• Samantha Loucks Nieves

      Hey, Ash. Grateful to hear that God brought this to you when you needed to hear it.
      God, reach into Ash’s heart and comfort her, bring her peace, and strengthen her trust in you. Help her to see how good and powerful and loving You are.

      The Lord your God is in your midst,
      a mighty one who will save;
      he will rejoice over you with gladness;
      he will quiet you by his love;
      he will exult over you with loud singing.
      Zephaniah 3:17

      You make known to me the path of life;
      in your presence there is fullness of joy;
      at your right hand are pleasures forevermore.
      Psalm 16:11

      Don’t stop running into your Savior’s arms!

  • Anonymous

    This is great and I love it! To jump off of this topic to a sort of related one, what about when you have ZERO friends (guys or girls) and no church family? Not everyone has “someone who can offer a real hug.” The only two people in my life are my mom and my brother (who are amazingly fantasy). The only place I go on a regular basis (not by choice, the money just isn’t there for other stuff) is Walmart.

    Basically, what’s a twenty year old supposed to do without friends OR a love life? Help? Prayers please?

  • Anne

    Oh my goodness this was so encouraging! The very exact scenario you described just happened to me. Thank you so much Samantha! <3

    • Samantha Loucks Nieves

      I’m sorry to hear that. I walked through this very situation during high school; so grateful God can use our heartaches to speak encouragement into others’ lives.
      Keep running after Jesus! In Him is true comfort, peace, and joy.

  • Katie Sauder

    Thanks for your words Samantha. They were very healing. Thanks for the reminder that God does love me and that I need to find my identity in Him.

    • Samantha Loucks Nieves

      Katie, thank you for your comment!
      He loves you with an everlasting love!
      Give thanks to the Lord, for he is good, for his steadfast love endures forever. Psalm 136:1
      Keep seeking Him!

  • Kk

    So I have a question, how do you be friends with a guy without either one of you developing feelings for each other? Is it possible to be just really good friends?

    • Samantha Loucks Nieves

      Good question! I’m not exactly an expert in this area, but I’ll share what I’ve learned through experience . . .
      I think it depends on you and the guy. Is there a potential for deeper feelings to develop? Do you like him, but he just sees you as a friend? Does he like you, and you just see him as a friend? You might both say you’re “just friends,” but feelings could be hiding under the surface—and that’s where things can get sticky or painful.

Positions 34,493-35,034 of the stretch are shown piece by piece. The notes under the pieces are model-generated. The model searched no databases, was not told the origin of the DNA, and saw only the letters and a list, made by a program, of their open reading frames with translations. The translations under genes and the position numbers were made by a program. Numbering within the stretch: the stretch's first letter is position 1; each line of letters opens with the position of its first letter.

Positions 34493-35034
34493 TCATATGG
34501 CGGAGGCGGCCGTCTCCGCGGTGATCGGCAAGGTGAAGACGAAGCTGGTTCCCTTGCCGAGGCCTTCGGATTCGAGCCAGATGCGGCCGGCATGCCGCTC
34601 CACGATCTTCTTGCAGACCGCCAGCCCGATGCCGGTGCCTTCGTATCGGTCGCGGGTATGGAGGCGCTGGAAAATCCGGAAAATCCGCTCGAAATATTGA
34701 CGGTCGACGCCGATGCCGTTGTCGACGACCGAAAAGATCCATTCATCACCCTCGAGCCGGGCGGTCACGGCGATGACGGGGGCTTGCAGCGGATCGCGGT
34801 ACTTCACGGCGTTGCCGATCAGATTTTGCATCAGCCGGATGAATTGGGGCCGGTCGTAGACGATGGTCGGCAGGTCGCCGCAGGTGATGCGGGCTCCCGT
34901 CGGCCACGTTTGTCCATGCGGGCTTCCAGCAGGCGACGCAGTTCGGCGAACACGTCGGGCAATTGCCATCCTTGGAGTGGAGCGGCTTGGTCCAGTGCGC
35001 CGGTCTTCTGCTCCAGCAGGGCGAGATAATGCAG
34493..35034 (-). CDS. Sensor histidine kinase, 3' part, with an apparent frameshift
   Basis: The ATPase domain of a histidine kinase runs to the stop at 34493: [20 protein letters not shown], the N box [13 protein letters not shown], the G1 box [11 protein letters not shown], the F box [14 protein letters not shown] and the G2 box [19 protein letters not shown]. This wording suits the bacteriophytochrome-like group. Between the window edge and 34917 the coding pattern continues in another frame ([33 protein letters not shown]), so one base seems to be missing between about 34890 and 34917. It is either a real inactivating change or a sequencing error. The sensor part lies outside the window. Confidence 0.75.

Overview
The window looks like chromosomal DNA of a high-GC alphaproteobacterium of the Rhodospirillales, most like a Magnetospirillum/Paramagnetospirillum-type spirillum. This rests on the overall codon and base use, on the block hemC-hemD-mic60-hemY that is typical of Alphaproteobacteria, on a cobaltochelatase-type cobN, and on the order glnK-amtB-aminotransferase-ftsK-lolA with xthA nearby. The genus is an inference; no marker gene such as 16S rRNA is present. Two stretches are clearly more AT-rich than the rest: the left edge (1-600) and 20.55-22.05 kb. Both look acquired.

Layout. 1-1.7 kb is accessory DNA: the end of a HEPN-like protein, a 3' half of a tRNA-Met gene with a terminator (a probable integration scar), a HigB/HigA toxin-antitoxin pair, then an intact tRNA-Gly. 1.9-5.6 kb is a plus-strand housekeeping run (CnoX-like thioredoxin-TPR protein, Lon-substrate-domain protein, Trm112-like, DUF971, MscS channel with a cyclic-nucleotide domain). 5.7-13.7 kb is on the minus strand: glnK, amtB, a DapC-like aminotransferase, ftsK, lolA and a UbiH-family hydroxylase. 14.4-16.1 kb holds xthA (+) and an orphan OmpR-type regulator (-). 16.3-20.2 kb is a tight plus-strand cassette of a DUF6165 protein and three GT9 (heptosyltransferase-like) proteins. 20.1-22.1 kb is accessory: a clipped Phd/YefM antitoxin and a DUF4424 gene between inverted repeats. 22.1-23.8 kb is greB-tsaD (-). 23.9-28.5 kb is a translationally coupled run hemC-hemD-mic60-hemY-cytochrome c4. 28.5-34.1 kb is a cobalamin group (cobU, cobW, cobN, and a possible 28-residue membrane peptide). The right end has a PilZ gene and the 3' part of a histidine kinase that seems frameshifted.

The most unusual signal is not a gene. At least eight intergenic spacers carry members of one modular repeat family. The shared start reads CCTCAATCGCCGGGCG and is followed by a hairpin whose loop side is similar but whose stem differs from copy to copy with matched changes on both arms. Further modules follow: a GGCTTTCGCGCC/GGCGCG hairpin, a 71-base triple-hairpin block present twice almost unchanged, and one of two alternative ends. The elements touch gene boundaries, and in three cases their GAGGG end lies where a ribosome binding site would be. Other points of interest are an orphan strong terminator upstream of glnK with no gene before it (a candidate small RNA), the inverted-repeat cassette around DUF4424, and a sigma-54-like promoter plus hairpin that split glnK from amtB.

I can think of a handful of genuine friendships I had with guys in my youth group. We enjoyed hanging out in groups, and we had a blast together! And no complicated feelings got in the way. But I think the key was that we spent time together in groups, and we also had an understanding that we enjoyed our friendships and weren’t interested in something more.
      I can also think of a friendship, also in my youth group, that I genuinely enjoyed without any “romantic” feelings. He was a great—and hilarious!—guy. I just had lots of fun being around him. But I found out that he had feelings for me . . . and was interpreting my friendship as hopes for something more. I kept trying to ignore it, because I didn’t want to lose his friendship, but I honestly wasn’t interested in a relationship with him. It’s always best to be honest and express your intentions, because feelings can end up getting really hurt. (I was inadvertently leading him on, and I think I was hurting him way more than I realized.)
      But most of all, my mind goes to the relationships I had that simply started as friendships and developed into something more. When you start spending a lot of one-on-one time with a guy, it seems to natural to develop feelings for each other. It usually begins as hanging out and creating inside jokes, etc., but feelings just seem to get tangled up.
      So, I would say that your question just requires a lot of wisdom and a lot of honesty with yourself and the guy.
      You might be telling yourself that you’re just innocently spending time with him as a friend . . . but deep down are you hoping for something more to develop?
      Or, do you see him only as a friend, with no hopes for something more, but you know he has feelings for you? And you maintain that close relationship because you like the attention and the care?
      Are you spending too much one-on-one time with a guy?
      Are you sharing too much personal information about yourself? Things that should be reserved for your one-day husband?
      I DO think it is possible to be friends with a guy without feelings developing! But I think that friendship is best left in group settings and navigated with maturity and wisdom.
      Most of all, seek to honor God in your friendships. Search your heart honestly, and seek to honor the guys in your life with respect!
      Hope this was helpful to you! 🙂

    • In the Waiting

      If I may give my input.